Hiatus in Delaware over, I return to the wide world of blogging, armed with a list of translation projects and a brand-new Stanley thermos (as well as the handsomest briefcase you’ve ever seen). Seems like things are beginning to perk up on the home front.
Through SI, the most surprising bit of Americana popped up, and the story ends in Arizona. According to Dr. Grumpy, the US Army was once in possession of a semi-regular Camel Corps; apparently, following the Mexican-American War, we ‘Mericans suddenly found ourselves in possession of a very large desert. Someone (Jefferson Davis, then-Secretary of War) had the bright idea of importing camels from Turkey to better rustle over those rolling dunes. The result was the US Camel Corps, led by the now-forgotten Hadji Ali (“Hi Jolly”), a Syrian who was recruited abroad to drive the now sizeable herd of camels (something like eighty) in 1856.
Hi Jolly seems to have gained a bit of notoriety in the herding business:
Hi Jolly, one of the camel handlers, tried running a freighting business with some of the camels, but that sadly failed and he also eventually released his camels into the wild. He eventually died at age 73 in December 1902 in Arizona. A pyramid shaped monument was erected for him in Quartzsite, Arizona. One account has him dying a year later chasing after the Red Ghost. This story has Hi Jolly’s withered body found, arms wrapped around the neck of the corpse of the great red camel.
An exhibit / museum at Fort Irwin out near Barstow discusses Hi Jolly and the Camel Corps. The exhibit features a real stuffed camel, although not one of Hi Jolly’s original camels. The exhibit explains how Hi Jolly once saved five Americans from an Indian attack by charging them on his camel, cloak billowing out behind him, waving his scimitar yelling out ‘Bismiallah’ or “God is Great”.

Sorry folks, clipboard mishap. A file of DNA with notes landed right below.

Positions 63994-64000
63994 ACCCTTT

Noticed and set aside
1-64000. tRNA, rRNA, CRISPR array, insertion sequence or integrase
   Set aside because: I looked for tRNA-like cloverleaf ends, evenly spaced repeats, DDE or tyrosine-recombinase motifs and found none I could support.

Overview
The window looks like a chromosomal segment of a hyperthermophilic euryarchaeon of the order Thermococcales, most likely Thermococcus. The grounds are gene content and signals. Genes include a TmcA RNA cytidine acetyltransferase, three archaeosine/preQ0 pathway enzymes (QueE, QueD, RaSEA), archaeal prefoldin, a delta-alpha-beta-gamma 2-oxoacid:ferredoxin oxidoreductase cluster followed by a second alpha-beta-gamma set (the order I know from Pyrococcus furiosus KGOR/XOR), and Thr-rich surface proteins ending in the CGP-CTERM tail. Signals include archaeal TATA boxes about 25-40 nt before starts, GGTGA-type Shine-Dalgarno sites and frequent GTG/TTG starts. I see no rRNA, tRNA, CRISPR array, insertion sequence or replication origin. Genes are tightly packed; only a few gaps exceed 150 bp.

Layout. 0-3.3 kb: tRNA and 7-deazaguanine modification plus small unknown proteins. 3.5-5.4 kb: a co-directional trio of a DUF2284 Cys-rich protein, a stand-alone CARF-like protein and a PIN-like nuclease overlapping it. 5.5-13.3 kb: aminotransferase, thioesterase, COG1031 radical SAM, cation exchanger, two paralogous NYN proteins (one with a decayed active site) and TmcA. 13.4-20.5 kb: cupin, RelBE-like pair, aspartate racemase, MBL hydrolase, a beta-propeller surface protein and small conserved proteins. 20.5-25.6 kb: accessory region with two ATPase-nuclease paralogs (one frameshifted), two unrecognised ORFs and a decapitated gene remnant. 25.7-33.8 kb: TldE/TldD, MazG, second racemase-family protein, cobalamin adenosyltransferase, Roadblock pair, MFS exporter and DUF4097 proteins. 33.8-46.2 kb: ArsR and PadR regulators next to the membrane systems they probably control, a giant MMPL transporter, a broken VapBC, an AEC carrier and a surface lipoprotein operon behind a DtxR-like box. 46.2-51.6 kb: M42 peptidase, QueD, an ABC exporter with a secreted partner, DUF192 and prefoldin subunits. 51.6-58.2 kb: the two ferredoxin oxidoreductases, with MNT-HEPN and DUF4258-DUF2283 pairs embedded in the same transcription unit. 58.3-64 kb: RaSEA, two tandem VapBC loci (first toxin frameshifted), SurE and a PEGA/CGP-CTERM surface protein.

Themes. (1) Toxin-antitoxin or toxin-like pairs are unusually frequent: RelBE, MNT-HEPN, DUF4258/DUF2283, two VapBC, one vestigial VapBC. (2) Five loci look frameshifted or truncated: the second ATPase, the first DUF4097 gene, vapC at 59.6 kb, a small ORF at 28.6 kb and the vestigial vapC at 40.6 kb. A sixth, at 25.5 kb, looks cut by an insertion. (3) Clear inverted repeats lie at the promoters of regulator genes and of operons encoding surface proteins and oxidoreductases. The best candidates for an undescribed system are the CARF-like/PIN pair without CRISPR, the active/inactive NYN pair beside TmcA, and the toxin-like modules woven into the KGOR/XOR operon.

The best part? Apparently, supervising officer Lieutenant Beale seemed to think that they would be handy combating the Mormons, thought they ended up routing the Mojaves instead:
The camel corps first and really only use was by Lieutenant Beale who led many of the camels across the country to California. Although Beale pronounced the camel experiment a success, many had their doubts. The camels bit, spit, and kicked their American handlers and disrupted the local livestock with their smell. After their trial run, Beale put the camels up on his friend’s ranch, claiming that they should stay in California for future use if a war with the Mormons of Utah ever occurred. His friend, Samuel Bishop utilized the camels to haul frieght on his own ranch and back and forth to Fort Tejon. The route taken to Fort Tejon passed through lands controlled by the Mojave Indians who often attacked civilian transports, but avoided any military soldiers. As Bishop was a civillian and the camel experiment currently officially a civilian experiment, no soldiers were with the camel caravans traveling from Bishop’s ranch to Fort Tejon. A large force of Mojave Indians threatened Bishop’s teamsters, forcing Bishop to order them to mount the camels and charge the attackers. The surprise charge of the teamsters on such strange beasts did in fact rout the Mojave Indians and also went down in history as probably the only camel charge in the west, which ironically was performed by civilians as opposed to the military.
This is the kind of history you just can’t make up.
What I find especially intriguing about this is how unnoticed such history goes considering our current involvement in the Middle East. TANGENT: Only recently, I discovered the history of the Mameluke sword — the ceremonial weapon carried by Marine officers in full dress blues that very closely resembles a scimitar.
The hidden Middle Eastern gems of American history. I am determined to ferret others out.